Obesity: a growing concern about fetal nutrition

MOspace/Manakin Repository

Breadcrumbs Navigation

Obesity: a growing concern about fetal nutrition

Please use this identifier to cite or link to this item: http://hdl.handle.net/10355/4636

[-] show simple item record

dc.contributor.advisor vom Saal, Frederick S. en
dc.contributor.author Coe, Benjamin Lloyd, 1981- en_US
dc.date.accessioned 2010-01-12T17:49:32Z
dc.date.available 2010-01-12T17:49:32Z
dc.date.issued 2006 en_US
dc.date.submitted 2006 Spring en
dc.identifier.other CoeB-050506-T5202 en_US
dc.identifier.uri http://hdl.handle.net/10355/4636
dc.description The entire dissertation/thesis text is included in the research.pdf file; the official abstract appears in the short.pdf file (which also appears in the research.pdf); a non-technical general description, or public abstract, appears in the public.pdf file. en_US
dc.description Title from title screen of research.pdf file viewed on (February 6, 2007) en_US
dc.description Vita. en_US
dc.description Includes bibliographical references. en_US
dc.description Thesis (M.A.) University of Missouri-Columbia 2006. en_US
dc.description Dissertations, Academic -- University of Missouri--Columbia -- Biological sciences. en_US
dc.description.abstract Obesity is a growing epidemic and a major health concern in the United States and elsewhere. The Fetal Basis of Adult Disease (FBAD) theory holds that events that occur during development can permanently alter gene expression throughout the lifetime of the individual. A link has emerged between fetal nutrition, birth weight, and metabolic profile in adulthood. Metabolic diseases represent a host of conditions relating to abnormal "programming" of nutrient management. We have developed a CD-1 mouse model which shows that fetuses within two body weight ranges at birth are at increased risk for developing metabolic diseases such as obesity, hypertension, cardiovascular disease, and Type II diabetes. It is not just individuals that are born with abnormally high birth weights (macrosomia) that are at risk for becoming overweight later in life. Paradoxically, this risk also applies for individuals who are born with extremely low birth weights, which are termed intrauterine growth restricted (IUGR). Mice identified with IUGR at birth show a dramatic increase in body weight during the first week post-weaning, which results in adult obesity and an altered metabolic profile for the remainder of their adult life. Preliminary studies indicate that when examined in adulthood, adipocytes in males identified with IUGR or macrosomia at birth showed evidence of differences in "programming" of expression of genes involved in fat cell differentiation and function. Certain xenoestrogens in the environment are known to interrupt the process of cell differentiation. Utilizing this model, we will be able to test the effects of these chemicals on individuals that already have a metabolic deficit. By examining the relationship of fetal nutrition and growth with endocrine disruption, greater evidence may emerge for the need of regulation of endocrine disrupting chemicals. en_US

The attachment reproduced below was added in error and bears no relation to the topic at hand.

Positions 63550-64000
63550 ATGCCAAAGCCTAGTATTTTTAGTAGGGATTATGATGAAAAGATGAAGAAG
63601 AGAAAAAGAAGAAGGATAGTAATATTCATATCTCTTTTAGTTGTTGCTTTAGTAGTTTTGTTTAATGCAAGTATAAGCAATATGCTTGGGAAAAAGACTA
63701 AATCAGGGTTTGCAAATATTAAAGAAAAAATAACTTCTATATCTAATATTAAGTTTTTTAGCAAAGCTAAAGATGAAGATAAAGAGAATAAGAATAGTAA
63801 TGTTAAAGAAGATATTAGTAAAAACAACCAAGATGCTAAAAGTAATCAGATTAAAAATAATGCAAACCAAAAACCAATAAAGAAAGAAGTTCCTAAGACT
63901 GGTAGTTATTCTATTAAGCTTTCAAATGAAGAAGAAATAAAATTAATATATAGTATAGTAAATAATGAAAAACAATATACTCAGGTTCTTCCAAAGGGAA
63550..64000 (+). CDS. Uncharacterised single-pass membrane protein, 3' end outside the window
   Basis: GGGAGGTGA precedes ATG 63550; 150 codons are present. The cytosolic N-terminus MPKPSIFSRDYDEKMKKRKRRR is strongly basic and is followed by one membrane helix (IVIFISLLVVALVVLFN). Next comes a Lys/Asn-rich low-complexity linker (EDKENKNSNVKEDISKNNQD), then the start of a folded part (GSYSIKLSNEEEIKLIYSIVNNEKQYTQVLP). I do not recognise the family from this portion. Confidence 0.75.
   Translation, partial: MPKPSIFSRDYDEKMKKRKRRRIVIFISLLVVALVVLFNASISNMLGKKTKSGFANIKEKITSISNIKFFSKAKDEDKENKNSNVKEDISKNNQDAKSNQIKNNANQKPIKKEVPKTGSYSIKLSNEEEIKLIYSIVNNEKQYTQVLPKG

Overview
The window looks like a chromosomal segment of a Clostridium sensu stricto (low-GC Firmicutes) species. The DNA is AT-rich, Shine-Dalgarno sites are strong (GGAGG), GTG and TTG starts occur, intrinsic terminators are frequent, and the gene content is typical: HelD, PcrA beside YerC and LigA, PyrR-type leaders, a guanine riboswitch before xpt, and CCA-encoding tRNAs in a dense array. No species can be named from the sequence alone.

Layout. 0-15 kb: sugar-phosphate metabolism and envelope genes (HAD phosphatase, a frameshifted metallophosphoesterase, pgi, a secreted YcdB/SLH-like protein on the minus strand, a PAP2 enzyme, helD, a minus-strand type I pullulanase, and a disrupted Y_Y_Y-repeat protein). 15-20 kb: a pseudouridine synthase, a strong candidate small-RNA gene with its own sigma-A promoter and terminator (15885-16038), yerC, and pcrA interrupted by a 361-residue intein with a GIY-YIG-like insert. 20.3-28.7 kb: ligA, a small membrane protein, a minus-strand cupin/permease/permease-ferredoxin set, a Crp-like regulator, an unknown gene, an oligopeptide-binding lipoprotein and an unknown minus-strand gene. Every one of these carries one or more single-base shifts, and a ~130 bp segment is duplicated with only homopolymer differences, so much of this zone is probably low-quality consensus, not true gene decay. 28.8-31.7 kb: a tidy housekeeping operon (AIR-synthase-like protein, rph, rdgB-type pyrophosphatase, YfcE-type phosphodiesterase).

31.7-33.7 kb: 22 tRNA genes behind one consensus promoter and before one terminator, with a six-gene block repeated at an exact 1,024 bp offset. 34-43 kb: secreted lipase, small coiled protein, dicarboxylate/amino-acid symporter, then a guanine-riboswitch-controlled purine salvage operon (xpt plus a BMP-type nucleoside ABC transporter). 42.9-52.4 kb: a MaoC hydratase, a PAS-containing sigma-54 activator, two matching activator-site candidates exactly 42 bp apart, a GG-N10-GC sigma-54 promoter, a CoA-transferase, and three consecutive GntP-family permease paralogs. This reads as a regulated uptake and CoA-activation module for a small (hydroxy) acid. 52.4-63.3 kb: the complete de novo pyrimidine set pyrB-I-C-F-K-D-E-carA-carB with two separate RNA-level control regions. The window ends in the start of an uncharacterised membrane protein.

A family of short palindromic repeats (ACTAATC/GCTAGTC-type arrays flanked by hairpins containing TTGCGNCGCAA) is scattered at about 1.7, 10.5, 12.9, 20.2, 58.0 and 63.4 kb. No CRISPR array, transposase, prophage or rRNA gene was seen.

dc.language.iso en_US en_US
dc.publisher University of Missouri--Columbia en_US
dc.relation.ispartof 2006 Freely available theses (MU) en_US
dc.subject endocrine disrupting chemicals. en_US
dc.subject endocrine disrupting chemicals en_US
dc.subject.lcsh Obesity en_US
dc.subject.lcsh Metabolism -- Disorders en_US
dc.subject.lcsh Fetus -- Development en_US
dc.subject.lcsh Fetus -- Growth en_US
dc.title Obesity: a growing concern about fetal nutrition en_US
dc.type Thesis en_US
thesis.degree.discipline Biological sciences en_US
thesis.degree.grantor University of Missouri--Columbia en_US
thesis.degree.name M.A. en_US
thesis.degree.level Masters en_US
dc.identifier.merlin .b57710417 en_US
dc.relation.ispartofcommunity University of Missouri-Columbia. Graduate School. Theses and Dissertations. Theses. 2006 Theses


This item appears in the following Collection(s)

[-] show simple item record